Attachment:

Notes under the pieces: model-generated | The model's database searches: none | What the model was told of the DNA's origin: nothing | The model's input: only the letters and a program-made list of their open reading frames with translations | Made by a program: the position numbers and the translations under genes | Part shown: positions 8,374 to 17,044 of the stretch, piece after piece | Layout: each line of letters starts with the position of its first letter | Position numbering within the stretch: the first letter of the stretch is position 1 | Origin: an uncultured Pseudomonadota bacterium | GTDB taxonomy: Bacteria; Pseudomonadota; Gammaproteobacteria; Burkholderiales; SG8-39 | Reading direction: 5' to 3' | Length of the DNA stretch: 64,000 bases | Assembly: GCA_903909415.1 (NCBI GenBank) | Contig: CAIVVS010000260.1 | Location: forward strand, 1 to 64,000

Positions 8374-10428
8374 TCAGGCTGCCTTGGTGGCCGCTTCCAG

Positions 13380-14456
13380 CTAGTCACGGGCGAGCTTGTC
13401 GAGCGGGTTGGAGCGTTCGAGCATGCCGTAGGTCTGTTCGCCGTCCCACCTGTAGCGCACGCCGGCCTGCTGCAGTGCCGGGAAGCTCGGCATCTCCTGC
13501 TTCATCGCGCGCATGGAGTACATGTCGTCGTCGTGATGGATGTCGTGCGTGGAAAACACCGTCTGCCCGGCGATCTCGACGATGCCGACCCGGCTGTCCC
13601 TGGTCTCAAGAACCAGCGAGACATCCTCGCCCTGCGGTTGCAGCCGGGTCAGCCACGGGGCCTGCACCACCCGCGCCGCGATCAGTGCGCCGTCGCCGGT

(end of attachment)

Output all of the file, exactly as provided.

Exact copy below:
Notes under the pieces: model-generated | The model's database searches: none | What the model was told of the DNA's origin: nothing | The model's input: only the letters and a program-made list of their open reading frames with translations | Made by a program: the position numbers and the translations under genes | Part shown: positions 8,374 to 17,044 of the stretch, piece after piece | Layout: each line of letters starts with the position of its first letter | Position numbering within the stretch: the first letter of the stretch is position 1 | Origin: an uncultured Pseudomonadota bacterium | GTDB taxonomy: Bacteria; Pseudomonadota; Gammaproteobacteria; Burkholderiales; SG8-39 | Reading direction: 5' to 3' | Length of the DNA stretch: 64,000 bases | Assembly: GCA_903909415.1 (NCBI GenBank) | Contig: CAIVVS010000260.1 | Location: forward strand, 1 to 64,000

Positions 8374-10428
8374 TCAGGCTGCCTTGGTGGCCGCTTCCAG

Positions 13380-14456
13380 CTAGTCACGGGCGAGCTTGTC
13401 GAGCGGGTTGGAGCGTTCGAGCATGCCGTAGGTCTGTTCGCCGTCCCACCTGTAGCGCACGCCGGCCTGCTGCAGTGCCGGGAAGCTCGGCATCTCCTGC
13501 TTCATCGCGCGCATGGAGTACATGTCGTCGTCGTGATGGATGTCGTGCGTGGAAAACACCGTCTGCCCGGCGATCTCGACGATGCCGACCCGGCTGTCCC
13601 TGGTCTCAAGAACCAGCGAGACATCCTCGCCCTGCGGTTGCAGCCGGGTCAGCCACGGGGCCTGCACCACCCGCGCCGCGATCAGTGCGCCGTCGCCGGT